Have I got a deal for YOU! What if I told you that I have something that could fix ALL of your child’s misbehavior with a simple solution—regardless of their age! And if you act now, I’ll throw in some ways to improve both you and your marriage!
I know what you’re thinking.
“How am I supposed to trust a guy who overuses exclamation points? This sounds like a pyramid scheme.”
Your skepticism at this point is understandable and healthy. (At one point in my life I was a door-to-door salesman and I can be very persuasive if needs be . . . even without exclamation points.)
Back to pyramid schemes. This offer to transform you and your family is indeed based in pyramids. But before your enthusiasm causes you to start sharing this article with every person you’ve ever known on Facebook, you might want to keep on reading just to be sure there isn’t a catch.
I know you are dying to hear about the pyramid and you’ve probably even skipped ahead because you can’t take it anymore. But first, a musical metaphor.
Same Ole’ Song & Dance
Since the early days of pop music many, many songs pretty much use the same four chords over and over. This trend holds true for country, rock and other genres as well. The songwriter simply has to change the lyrics, tempo, and dynamics enough and BAM! You’ve got yourself a new song…sort of. A very simple example of this is found in singing the “ABC song” and “Twinkle, Twinkle Little Star.” Not only is it the same chord structure, it is the exact same melody. And many people have never even picked up on it!
(I know you are singing it right now just to test it.)
So what’s my point, you ask?
Far too much of the parenting advice found in books, talk shows, blogs (not this one, of course), and even from many experts has a common thread through it. They are saying the same thing but using different words, strategies, and techniques. In other words, they are all using the same four chords and making slight modifications. The “song” (advice) goes something like this (you can use the ABC tune if you’d like):
“Correct your child’s behavior now, demand respect and obedience.”
I break this theme down in more detail in a previous post: Parenting Isn’t Rocket Science…it’s Harder! Unfortunately, this focus on correction is a lot like building a pyramid upside down.
Who would build a pyramid upside down you ask? This guy. Is it even possible?
Not in the real world.
Parenting Up the Pyramid, Not Down
Ok. So it’s not actually a scheme, but a powerful yet simple parenting model shaped into a pyramid. The model originally came from Dr. C. Terry Warner—founder of the Arbinger Institute—and has loads of research to support it. The parenting pyramid helps parents to look past the behavior—and misbehavior—of their children and start asking the right questions.
If we start with a false premise or assumptions about our kids, then we will inevitably ask the wrong questions—thus, leading us further away from the actual problem.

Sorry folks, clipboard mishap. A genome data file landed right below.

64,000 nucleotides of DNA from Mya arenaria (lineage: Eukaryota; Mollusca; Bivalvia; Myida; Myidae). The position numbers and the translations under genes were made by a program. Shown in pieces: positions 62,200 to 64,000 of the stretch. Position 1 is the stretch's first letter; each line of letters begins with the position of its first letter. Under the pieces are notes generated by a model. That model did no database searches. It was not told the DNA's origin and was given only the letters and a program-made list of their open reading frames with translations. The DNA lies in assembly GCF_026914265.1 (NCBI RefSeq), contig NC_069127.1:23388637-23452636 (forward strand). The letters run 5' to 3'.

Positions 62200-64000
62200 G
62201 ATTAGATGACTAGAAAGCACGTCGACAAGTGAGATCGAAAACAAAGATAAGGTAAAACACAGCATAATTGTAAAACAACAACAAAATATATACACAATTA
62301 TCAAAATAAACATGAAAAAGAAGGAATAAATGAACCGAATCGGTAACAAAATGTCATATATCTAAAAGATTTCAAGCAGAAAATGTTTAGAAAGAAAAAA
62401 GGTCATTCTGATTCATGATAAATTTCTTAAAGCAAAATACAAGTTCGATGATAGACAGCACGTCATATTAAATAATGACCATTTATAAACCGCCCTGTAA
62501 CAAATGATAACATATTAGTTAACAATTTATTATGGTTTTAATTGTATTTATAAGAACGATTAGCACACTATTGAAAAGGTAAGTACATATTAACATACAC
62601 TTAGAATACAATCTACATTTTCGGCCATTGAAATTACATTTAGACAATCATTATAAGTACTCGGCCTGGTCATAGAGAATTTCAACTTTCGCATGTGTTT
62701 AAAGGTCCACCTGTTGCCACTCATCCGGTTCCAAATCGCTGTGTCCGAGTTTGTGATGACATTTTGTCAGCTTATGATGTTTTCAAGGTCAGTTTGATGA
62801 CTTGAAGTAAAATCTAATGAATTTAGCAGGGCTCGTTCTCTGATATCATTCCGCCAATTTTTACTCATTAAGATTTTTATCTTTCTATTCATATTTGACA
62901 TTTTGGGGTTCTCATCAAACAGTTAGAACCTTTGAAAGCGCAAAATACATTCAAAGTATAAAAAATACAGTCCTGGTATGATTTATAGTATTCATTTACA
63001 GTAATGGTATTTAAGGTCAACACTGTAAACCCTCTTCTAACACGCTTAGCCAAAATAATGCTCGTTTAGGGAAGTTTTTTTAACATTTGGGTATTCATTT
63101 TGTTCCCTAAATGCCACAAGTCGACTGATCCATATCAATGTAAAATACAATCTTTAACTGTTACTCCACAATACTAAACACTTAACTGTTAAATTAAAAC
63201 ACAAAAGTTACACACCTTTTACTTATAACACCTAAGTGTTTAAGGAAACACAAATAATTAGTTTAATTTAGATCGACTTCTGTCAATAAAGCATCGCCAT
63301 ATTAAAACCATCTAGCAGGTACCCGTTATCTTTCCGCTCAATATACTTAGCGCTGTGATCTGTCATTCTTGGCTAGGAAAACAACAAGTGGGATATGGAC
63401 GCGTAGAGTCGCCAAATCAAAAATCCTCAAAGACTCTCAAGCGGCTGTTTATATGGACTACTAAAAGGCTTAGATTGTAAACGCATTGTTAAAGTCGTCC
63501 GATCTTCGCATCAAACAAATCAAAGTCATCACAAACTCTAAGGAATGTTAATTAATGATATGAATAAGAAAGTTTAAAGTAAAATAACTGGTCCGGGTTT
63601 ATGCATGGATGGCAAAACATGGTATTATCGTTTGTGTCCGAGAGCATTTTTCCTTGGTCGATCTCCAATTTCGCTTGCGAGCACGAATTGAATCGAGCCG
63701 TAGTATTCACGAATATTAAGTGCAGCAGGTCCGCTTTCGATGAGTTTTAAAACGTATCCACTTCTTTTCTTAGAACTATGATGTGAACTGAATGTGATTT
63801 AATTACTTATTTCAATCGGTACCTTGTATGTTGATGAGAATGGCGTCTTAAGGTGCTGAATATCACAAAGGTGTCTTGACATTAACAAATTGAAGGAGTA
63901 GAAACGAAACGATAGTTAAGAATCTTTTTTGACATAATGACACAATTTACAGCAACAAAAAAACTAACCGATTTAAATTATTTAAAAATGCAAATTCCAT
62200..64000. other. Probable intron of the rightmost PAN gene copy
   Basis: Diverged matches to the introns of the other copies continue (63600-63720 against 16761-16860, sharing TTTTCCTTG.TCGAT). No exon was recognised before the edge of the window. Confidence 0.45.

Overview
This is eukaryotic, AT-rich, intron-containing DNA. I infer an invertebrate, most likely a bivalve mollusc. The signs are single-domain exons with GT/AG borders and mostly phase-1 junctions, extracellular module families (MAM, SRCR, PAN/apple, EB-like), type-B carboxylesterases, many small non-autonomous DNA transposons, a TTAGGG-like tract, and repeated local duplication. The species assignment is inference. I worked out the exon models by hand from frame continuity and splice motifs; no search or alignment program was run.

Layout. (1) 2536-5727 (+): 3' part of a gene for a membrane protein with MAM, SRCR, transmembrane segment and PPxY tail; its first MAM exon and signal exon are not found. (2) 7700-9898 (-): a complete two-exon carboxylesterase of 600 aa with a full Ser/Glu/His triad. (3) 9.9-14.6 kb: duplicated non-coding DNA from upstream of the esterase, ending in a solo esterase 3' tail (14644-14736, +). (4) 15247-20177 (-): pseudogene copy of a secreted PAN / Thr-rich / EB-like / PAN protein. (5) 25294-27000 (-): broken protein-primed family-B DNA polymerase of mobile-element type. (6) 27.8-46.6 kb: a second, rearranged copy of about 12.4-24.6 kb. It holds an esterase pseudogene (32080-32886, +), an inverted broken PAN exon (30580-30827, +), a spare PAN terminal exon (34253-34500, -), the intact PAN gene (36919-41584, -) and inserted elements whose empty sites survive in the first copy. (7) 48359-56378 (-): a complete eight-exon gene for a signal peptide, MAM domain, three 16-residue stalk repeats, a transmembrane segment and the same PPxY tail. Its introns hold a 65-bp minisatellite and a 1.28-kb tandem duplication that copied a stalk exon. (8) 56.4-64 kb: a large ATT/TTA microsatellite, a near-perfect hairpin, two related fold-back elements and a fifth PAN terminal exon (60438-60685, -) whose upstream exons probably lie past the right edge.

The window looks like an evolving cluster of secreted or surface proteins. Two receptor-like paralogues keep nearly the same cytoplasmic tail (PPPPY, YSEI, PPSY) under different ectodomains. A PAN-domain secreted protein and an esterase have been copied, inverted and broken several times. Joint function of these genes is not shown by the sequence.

What Kinds of Questions are We Asking?
Consider the following questions I have recently received from well-meaning parents.
- How can we get my teenager to stop skipping class?
- What do we do to stop our toddler’s tantrums?
- How can I get my daughter to put down her smart phone?
- Our child won’t practice the piano. How can we fix that?
As mentioned in my Parenting Isn’t Rocket Science article, each of the above questions is focused on correction—the top of the pyramid. They are also, in essence, asking what to do when things go wrong. This is either flipping the pyramid on its head and starting with correction or assuming that all of the other pieces are firmly in place.
Now contrast the next set of questions with the previous set.
- How do we teach our children to be responsible?
- What do we do to help our children love each other?
- How do we help our children excel in the things they do?
- How do we help our children enjoy family activities?
These questions start from the overarching question: How do we help things go right?
Back to the Pyramid
Alright! I know you are dying to see how the pyramid is connected to all this! Me too. Let me break it down briefly and leave you with some homework. But don’t worry; my next posts will go deeper into each one of these levels.
Here’s a summary of the pyramid from the Arbinger Institute:
- Although correction is a part of parenthood, IT IS THE SMALLEST PART.
- The key to effective correction is effective teaching.
- The key to effective teaching is a good parent/child relationship.
- The key to a good parent/child relationship is a good husband/wife relationship.
- The key to a good husband/wife relationship is our personal way of being. Indeed, this quality affects every other aspect of the pyramid; that is why it is the deepest foundation.
Now it’s time for the homework. With your spouse, think of a problematic behavior in one of your children. Decide carefully together how to ask the right questions — that is, making things go right. Then review the pyramid from the bottom up. Identity at least one thing you can do to improve in each of the bottom four levels. Then report back in the comments below.
Remember, if it doesn’t work the first time, it’s not because this really is a scheme. It’s probably because this is a new way of looking at parenting. Don’t forget that improvement—in both you and your family—takes time. Step by step, you can build a happy and healthy family.
More pyramid good things to come!